SatellitePRO ME has interviewed industry players to talk about cellular backhaul and how it has evolved. Semir Hassanaly, Market Director Cellular Backhaul & Trunking at Newtec, points to the changes in mobile backhaul that came with the explosion of data in recent years. Additionally Semir talks about customers, the HTS influence and challenges.
To read the full article in SatellitePRO ME follow this link. Below we have asked Semir (SH) to give us a bigger picture addressing above topics.
How is satellite cellular backhaul evolving?
SH: Satellite cellular backhaul has initially covered rural areas and provided 2G voice connectivity through macro cells in C band. As time evolved, newer technology was made available which allowed increasing data service, higher speeds and all IP infrastructures.
Today more users enjoy smartphones and social media has radically changed the usage habits, satellite cellular backhaul coverage has expanded to sub-urban areas. And where satellite backhaul was primarily destined for emerging countries it is now addressing industrialized lands thanks to small cells, 4G LTE, High Throughput Satellites (HTS) and advanced technology such as Newtec’s patented Mx-DMA™ which incorporates the best features of MF-TDMA and SCPC technologies and at the same time solves the difficult choice to select one or the other.
With the explosion of mobile data in recent years, what has changed in backhaul from the times of 2G to 4G?
SH: There are many challenges in satellite backhaul which must be addressed, each of them require a specific set of solution to be effective:
- There is a large variety of projects types such as Universal Service Obligation (USO), small cells, backup, trunking. Each of these have different objectives (like low CAPEX, architecture, throughput) which require different features and capabilities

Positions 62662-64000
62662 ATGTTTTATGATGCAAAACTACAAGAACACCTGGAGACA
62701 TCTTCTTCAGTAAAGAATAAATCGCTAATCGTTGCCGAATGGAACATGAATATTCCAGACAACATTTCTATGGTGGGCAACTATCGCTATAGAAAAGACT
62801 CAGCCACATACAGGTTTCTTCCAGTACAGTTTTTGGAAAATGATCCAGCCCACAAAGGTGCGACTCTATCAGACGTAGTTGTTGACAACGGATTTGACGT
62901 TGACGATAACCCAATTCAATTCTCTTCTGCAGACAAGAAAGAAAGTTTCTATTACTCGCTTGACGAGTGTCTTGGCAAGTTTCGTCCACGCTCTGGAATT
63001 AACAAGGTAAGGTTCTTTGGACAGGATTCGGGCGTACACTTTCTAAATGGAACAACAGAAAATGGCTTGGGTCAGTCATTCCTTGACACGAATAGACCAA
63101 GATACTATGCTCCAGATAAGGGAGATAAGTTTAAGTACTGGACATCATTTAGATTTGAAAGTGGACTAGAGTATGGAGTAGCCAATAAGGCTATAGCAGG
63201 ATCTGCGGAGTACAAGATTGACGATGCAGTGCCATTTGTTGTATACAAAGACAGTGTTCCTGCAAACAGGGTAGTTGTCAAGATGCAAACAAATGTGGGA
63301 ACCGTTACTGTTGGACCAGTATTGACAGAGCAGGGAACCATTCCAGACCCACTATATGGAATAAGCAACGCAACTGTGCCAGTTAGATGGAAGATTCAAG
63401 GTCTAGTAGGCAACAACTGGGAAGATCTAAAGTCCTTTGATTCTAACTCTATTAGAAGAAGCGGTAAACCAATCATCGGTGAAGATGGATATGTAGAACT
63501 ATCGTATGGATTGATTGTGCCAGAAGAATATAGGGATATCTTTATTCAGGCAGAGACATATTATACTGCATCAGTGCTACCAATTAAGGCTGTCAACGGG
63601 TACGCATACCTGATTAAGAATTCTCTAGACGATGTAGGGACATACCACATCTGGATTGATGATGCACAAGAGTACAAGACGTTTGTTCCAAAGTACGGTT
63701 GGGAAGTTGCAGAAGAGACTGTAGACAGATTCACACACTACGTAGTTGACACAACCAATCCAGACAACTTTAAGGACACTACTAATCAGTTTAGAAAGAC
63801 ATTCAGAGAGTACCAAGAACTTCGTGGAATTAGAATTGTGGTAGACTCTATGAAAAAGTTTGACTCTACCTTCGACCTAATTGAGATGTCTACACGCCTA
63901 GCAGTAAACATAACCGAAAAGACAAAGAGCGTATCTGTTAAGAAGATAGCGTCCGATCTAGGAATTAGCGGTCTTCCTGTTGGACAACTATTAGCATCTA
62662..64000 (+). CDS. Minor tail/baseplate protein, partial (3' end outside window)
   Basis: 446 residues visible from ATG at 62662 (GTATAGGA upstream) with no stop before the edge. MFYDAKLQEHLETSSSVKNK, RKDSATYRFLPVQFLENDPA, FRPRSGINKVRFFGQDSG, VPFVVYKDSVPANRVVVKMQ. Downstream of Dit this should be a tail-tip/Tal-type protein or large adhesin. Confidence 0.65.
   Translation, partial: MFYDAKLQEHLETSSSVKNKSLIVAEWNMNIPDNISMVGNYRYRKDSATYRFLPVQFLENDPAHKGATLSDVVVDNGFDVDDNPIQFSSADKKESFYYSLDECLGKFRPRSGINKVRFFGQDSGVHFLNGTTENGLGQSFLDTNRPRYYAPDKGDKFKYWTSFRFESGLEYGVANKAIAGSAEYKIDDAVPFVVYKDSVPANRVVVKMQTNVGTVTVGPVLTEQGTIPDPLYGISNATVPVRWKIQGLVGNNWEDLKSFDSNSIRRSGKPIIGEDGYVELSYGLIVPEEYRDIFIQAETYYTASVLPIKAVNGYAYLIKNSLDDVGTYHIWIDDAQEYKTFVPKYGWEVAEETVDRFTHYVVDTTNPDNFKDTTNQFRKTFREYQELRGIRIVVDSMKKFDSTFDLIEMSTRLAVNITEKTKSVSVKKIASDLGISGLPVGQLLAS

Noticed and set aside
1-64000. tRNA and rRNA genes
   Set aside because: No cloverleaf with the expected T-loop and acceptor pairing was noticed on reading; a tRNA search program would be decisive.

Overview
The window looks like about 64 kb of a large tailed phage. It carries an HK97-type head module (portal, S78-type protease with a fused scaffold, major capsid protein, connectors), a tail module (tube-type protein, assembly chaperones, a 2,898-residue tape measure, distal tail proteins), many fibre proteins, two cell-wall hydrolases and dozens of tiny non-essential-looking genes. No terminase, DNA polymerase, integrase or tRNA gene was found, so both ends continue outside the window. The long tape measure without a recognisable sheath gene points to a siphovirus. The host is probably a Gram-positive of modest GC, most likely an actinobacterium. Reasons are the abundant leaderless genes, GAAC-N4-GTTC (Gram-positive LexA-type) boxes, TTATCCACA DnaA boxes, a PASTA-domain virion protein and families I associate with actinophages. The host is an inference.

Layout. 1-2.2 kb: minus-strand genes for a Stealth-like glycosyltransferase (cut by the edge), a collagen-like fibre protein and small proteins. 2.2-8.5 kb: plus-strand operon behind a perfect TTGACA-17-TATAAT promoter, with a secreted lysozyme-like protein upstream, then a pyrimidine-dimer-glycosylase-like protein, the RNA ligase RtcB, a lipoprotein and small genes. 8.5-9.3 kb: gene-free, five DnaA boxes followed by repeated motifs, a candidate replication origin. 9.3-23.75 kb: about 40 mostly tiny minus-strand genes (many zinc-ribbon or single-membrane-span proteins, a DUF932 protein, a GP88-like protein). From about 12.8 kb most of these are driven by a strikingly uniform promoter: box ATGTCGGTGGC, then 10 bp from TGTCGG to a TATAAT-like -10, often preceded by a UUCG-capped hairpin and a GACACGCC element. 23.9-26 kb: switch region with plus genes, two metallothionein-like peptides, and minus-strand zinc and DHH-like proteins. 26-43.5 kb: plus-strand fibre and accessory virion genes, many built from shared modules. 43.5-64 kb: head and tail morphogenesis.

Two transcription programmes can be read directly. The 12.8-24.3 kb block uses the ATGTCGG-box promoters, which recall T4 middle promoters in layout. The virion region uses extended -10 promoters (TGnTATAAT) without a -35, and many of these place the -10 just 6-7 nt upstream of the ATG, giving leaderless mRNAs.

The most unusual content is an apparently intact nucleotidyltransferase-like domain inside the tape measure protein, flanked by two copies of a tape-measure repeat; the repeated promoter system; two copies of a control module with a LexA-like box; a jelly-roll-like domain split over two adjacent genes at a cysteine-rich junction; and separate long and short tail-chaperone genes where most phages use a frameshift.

- There are different mobile architectures involving TDM circuit-switch, ATM, 3G iub, HSPA with varying interfaces, 4G LTE, VoLTE. Each of them have different behaviours and characteristics which must be taken care of.
- Usage is changing: from voice centric where latency and jitter matter extremely to data/video/P2P, Mobile broadband, from Rural/Extreme rural to semi-urban. This has a consequence on traffic patterns which are also changing from symmetric to Asymmetric, More data and more bursts.
- The Industry has traditionally been entangled in the SCPC/TDMA return technology battle for several years.
The industry has addressed these challenges as follows:
- There is a wide product offering from several vendors which address low CAPEX/low requirements equipment to highly efficient and performing platforms
- Specific solutions have been developed around the satellite offering to take care of the efficiency, of the TCP latency, and of mobile user experience.
- Newtec’s Mx-DMA™ (as mentioned above) for instance is the unique market solution which is really tailored for low-to-high throughput backhaul traffic requirements, for voice and data, for High Throughput Satellite (HTS) and C/Ku/Ka band.
The solutions are therefore totally different from the early 2G centric to today’s 4G.
Where are the main customers for backhaul? What markets use it the most?
SH: Traditional markets are mobile network operators in emerging countries (Africa, Asia and South America) who wish to offer quick service (or were obligated to) and coverage to their subscribers. However there are also a few deployments in US where wide distances and mountainous regions are suited for satellite backhaul. Today newer business opportunities are arising in Western Europe, US and Asia where customers want to provide affordable bandwidth in spot areas through small cells and HTS. Many mobility projects are also leveraging LTE for the core technology.
How will HTS help?
SH: HTS is a key player in driving down the cost of satellite bandwidth and make this technology ubiquitously available worldwide. While satellite quality of service and user experience has improved significantly over the years, the main issue related to OPEX was still being seen as a show stopper. The HTS, small cells and Mx-DMA combination for instance provides an optimized CAPEX/OPEX/QoS which is now extremely appealing to mobile operators and mobility markets.
What are the challenges? What technologies are in place to counter these challenges?
SH: HTS deployments rely on the satellite launches and the ability for satellite operators to demonstrate the benefits to the end customers. As projects in this space traditionally require a very long cycle, some delay has affected the availability of the promised services. However the needs are ever demanding in terms of bandwidth and costs: HTS is poised to succeed!
On the technical side, wideband capacity, multiple beams, high throughput and Ka band operation require relevant features and agility to provide seamless service with top QoS and subscriber satisfaction. The technology is here: it is now a matter of time to reap the fruits of the HTS promise.